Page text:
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Swine flu development could advance human treatments
The pig antibodies could enable a greater understanding of how flu viruses evolve.
Pirbright scientists develop first pig antibodies against swine influenza.

Scientists at The Pirbright Institute have generated the first pig antibodies against swine influenza (flu) that protect against reinfection and recognise the same parts of the flu virus as human antibodies.

Their findings, published in PLOS Pathogens, suggest they could be used to develop and assess human antibody therapies and their delivery methods. The pig antibodies could also enable a greater understanding of how flu viruses evolve and inform decisions about annual flu vaccine selection. 

In the study, Pirbright worked with the University of Oxford, The Francis Crick Institute and The Pirbright Livestock Antibody Hub to generate the first pig antibodies in the laboratory (called monoclonal antibodies or mAbs) that target the influenza virus.

The mAbs recognise the same two main sites of the flu virus haemagglutinin protein targeted by human antibodies, and were found to be just as effective at neutralising the swine flu strain that caused the 2009 pandemic.

The findings show that pig mAbs are more closely matched to human antibodies and could, therefore, improve the reliability of human vaccine selection. 

Dr Elma Tchilian, mucosal immunology group leader at Pirbright, said: “This demonstrates that pigs and humans, which are both natural hosts for influenza viruses, generate very similar immune responses.”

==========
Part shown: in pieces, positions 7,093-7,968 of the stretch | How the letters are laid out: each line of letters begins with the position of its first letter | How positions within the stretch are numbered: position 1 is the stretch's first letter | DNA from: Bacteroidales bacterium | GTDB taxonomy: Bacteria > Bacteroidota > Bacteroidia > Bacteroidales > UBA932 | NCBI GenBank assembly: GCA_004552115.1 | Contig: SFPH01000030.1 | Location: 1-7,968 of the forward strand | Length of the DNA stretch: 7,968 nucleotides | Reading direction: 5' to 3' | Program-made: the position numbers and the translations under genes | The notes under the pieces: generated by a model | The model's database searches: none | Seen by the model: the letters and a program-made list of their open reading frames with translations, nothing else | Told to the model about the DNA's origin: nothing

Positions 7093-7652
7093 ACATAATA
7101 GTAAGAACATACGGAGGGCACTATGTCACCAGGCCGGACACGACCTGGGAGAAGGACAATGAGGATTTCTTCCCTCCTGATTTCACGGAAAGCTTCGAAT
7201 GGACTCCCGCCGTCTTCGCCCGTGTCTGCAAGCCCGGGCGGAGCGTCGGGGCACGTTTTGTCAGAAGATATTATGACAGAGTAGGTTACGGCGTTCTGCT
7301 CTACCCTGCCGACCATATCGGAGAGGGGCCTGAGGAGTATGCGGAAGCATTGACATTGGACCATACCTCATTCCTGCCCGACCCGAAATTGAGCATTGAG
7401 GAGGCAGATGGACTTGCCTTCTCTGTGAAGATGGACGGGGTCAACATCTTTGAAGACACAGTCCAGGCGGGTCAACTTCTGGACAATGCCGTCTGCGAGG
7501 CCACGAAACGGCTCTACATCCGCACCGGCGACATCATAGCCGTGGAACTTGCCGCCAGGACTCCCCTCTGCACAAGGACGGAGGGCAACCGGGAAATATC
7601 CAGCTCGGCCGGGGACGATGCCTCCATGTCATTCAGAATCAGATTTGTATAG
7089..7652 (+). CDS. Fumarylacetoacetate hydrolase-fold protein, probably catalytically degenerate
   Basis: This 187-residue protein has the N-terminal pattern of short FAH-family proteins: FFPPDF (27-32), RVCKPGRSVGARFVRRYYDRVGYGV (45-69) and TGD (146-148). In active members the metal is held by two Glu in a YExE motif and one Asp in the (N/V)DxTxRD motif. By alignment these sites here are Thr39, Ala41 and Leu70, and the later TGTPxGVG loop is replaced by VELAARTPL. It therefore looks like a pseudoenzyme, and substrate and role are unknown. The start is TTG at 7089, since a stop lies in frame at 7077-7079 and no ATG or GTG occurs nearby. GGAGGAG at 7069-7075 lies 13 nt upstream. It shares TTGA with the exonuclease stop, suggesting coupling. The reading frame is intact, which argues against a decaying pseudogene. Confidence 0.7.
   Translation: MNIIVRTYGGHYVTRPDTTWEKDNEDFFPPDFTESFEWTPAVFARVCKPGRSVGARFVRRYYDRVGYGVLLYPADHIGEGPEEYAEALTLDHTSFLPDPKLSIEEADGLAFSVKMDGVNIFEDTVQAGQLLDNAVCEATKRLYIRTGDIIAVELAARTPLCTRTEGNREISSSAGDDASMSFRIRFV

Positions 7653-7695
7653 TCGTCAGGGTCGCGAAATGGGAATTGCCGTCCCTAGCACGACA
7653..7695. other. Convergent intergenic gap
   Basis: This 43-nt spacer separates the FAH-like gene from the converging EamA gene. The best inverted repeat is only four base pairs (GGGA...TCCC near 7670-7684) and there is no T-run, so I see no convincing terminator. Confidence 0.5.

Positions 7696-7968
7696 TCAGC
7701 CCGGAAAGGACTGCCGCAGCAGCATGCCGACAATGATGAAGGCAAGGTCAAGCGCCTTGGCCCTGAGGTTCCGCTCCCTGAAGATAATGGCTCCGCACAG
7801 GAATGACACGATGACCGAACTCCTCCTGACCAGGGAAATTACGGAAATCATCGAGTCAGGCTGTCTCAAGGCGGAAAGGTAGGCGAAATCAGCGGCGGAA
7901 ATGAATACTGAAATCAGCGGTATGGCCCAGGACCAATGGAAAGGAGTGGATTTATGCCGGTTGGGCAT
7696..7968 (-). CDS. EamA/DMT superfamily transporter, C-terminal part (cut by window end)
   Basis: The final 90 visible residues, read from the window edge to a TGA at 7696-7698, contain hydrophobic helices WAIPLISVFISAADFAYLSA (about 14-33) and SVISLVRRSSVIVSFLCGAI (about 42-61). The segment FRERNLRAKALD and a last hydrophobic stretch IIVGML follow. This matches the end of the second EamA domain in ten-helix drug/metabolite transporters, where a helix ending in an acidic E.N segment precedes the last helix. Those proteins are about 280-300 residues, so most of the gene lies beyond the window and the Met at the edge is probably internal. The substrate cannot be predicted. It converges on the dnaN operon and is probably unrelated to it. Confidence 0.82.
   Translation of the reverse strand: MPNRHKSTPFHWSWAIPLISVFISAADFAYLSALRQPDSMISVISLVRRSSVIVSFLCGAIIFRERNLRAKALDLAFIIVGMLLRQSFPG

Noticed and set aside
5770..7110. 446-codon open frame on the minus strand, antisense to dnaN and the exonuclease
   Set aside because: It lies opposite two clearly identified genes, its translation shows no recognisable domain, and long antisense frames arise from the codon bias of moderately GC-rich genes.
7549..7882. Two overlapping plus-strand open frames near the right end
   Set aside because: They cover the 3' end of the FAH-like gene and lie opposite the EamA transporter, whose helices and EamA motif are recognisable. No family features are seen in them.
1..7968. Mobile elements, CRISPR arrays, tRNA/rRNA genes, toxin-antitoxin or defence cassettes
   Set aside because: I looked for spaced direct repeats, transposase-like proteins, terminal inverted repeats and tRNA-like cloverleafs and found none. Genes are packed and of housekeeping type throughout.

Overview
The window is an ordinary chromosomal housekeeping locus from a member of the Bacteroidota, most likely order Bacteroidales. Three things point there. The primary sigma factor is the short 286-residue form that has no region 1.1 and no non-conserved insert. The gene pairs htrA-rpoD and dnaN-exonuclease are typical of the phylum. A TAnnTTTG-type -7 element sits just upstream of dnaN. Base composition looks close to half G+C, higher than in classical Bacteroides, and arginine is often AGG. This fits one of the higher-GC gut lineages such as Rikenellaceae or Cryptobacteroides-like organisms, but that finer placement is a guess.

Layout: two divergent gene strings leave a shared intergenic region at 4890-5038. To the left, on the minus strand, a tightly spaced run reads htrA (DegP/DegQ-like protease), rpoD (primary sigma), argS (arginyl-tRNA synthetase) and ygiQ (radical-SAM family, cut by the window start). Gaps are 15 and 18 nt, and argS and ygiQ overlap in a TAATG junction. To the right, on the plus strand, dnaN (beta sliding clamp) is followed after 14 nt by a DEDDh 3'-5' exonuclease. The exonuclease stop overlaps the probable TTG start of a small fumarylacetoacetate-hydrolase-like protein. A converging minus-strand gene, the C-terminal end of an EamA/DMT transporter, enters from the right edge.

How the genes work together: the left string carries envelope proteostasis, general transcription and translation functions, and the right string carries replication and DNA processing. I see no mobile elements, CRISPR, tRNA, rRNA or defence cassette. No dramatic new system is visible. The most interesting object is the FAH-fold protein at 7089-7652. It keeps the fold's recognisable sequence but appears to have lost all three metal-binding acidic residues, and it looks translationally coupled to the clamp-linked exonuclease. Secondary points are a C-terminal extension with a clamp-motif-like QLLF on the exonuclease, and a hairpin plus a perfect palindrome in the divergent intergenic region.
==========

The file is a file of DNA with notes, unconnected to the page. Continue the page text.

Professor John Hammond, leader of The Pirbright Livestock Antibody Hub, added: “These results are a fantastic demonstration of how The Pirbright Livestock Antibody Hub can promote the use of new tools and methods, providing the opportunity to examine detailed antibody responses to inform the next generation of vaccines and therapies. This work reinforces the use of pigs as powerful model to predict human responses in infection and vaccination.”

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Webinar to focus on equine worm control

News Story 1
 Vets, veterinary nurses and RAMAs are being invited to join a free CPD webinar on late winter and early spring equine worm control.

Hosted by Zoetis vet Dr Wendy Talbot, the webinar aims to help prescribers understand which parasites are of most concern at this time of year. It will also cover how to assess parasite risk, selecting a suitable wormer and spring wormer plans, concluding with a Q&A session.

The webinar takes place on Thursday, 18 March at 10 am and will be repeated at 7 pm for those unable to listen during the day. To book the 10 am webinar, click here, and to register for the 7 pm webinar, click here

Click here for more...
News Shorts
Avian influenza confirmed in Lancashire

A case of highly pathogenic (HPAI H5N8) avian influenza has been confirmed in two captive peregrine falcons on a non-commercial, non-poultry premises near Skelmersdale, West Lancashire.

Following a risk assessment, APHA has declared that no disease control zones have been put in place surrounding this non-commercial, non-poultry premises.

Eighteen cases of HPAI H5N8 have now been identified in poultry and other captive birds in England. A housing order for poultry and captive birds introduced by Defra to control the spread of the disease expired on 31 March, although bird keepers in England are still required by law to comply with biosecurity measures.

For more information, please click here.